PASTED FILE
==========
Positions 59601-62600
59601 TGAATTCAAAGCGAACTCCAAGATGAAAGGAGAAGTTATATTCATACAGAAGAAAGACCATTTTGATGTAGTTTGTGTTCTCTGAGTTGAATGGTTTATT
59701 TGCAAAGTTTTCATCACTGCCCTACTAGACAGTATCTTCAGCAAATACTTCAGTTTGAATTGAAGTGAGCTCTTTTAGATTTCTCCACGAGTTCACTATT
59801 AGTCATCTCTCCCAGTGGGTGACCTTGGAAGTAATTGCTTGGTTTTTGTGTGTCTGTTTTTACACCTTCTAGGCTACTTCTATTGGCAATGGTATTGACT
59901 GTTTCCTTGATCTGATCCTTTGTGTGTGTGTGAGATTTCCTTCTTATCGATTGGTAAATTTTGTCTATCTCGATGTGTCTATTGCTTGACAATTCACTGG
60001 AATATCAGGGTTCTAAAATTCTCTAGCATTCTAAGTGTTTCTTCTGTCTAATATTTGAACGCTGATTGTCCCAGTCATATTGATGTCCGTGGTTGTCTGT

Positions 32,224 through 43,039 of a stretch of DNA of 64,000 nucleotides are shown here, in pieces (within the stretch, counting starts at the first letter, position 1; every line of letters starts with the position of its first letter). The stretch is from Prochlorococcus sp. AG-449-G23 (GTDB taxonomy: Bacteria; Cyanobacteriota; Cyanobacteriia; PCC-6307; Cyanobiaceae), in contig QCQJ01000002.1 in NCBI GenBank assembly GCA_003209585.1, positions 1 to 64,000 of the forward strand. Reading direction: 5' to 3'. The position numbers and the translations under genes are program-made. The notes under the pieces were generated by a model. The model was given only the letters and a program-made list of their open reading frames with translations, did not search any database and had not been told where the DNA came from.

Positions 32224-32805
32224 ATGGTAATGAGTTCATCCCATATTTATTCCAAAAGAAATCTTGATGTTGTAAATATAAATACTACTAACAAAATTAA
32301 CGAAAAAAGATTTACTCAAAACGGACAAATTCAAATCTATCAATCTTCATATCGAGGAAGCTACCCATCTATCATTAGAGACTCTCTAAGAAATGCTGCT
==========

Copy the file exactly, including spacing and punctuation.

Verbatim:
Positions 59601-62600
59601 TGAATTCAAAGCGAACTCCAAGATGAAAGGAGAAGTTATATTCATACAGAAGAAAGACCATTTTGATGTAGTTTGTGTTCTCTGAGTTGAATGGTTTATT
59701 TGCAAAGTTTTCATCACTGCCCTACTAGACAGTATCTTCAGCAAATACTTCAGTTTGAATTGAAGTGAGCTCTTTTAGATTTCTCCACGAGTTCACTATT
59801 AGTCATCTCTCCCAGTGGGTGACCTTGGAAGTAATTGCTTGGTTTTTGTGTGTCTGTTTTTACACCTTCTAGGCTACTTCTATTGGCAATGGTATTGACT
59901 GTTTCCTTGATCTGATCCTTTGTGTGTGTGTGAGATTTCCTTCTTATCGATTGGTAAATTTTGTCTATCTCGATGTGTCTATTGCTTGACAATTCACTGG
60001 AATATCAGGGTTCTAAAATTCTCTAGCATTCTAAGTGTTTCTTCTGTCTAATATTTGAACGCTGATTGTCCCAGTCATATTGATGTCCGTGGTTGTCTGT

Positions 32,224 through 43,039 of a stretch of DNA of 64,000 nucleotides are shown here, in pieces (within the stretch, counting starts at the first letter, position 1; every line of letters starts with the position of its first letter). The stretch is from Prochlorococcus sp. AG-449-G23 (GTDB taxonomy: Bacteria; Cyanobacteriota; Cyanobacteriia; PCC-6307; Cyanobiaceae), in contig QCQJ01000002.1 in NCBI GenBank assembly GCA_003209585.1, positions 1 to 64,000 of the forward strand. Reading direction: 5' to 3'. The position numbers and the translations under genes are program-made. The notes under the pieces were generated by a model. The model was given only the letters and a program-made list of their open reading frames with translations, did not search any database and had not been told where the DNA came from.

Positions 32224-32805
32224 ATGGTAATGAGTTCATCCCATATTTATTCCAAAAGAAATCTTGATGTTGTAAATATAAATACTACTAACAAAATTAA
32301 CGAAAAAAGATTTACTCAAAACGGACAAATTCAAATCTATCAATCTTCATATCGAGGAAGCTACCCATCTATCATTAGAGACTCTCTAAGAAATGCTGCT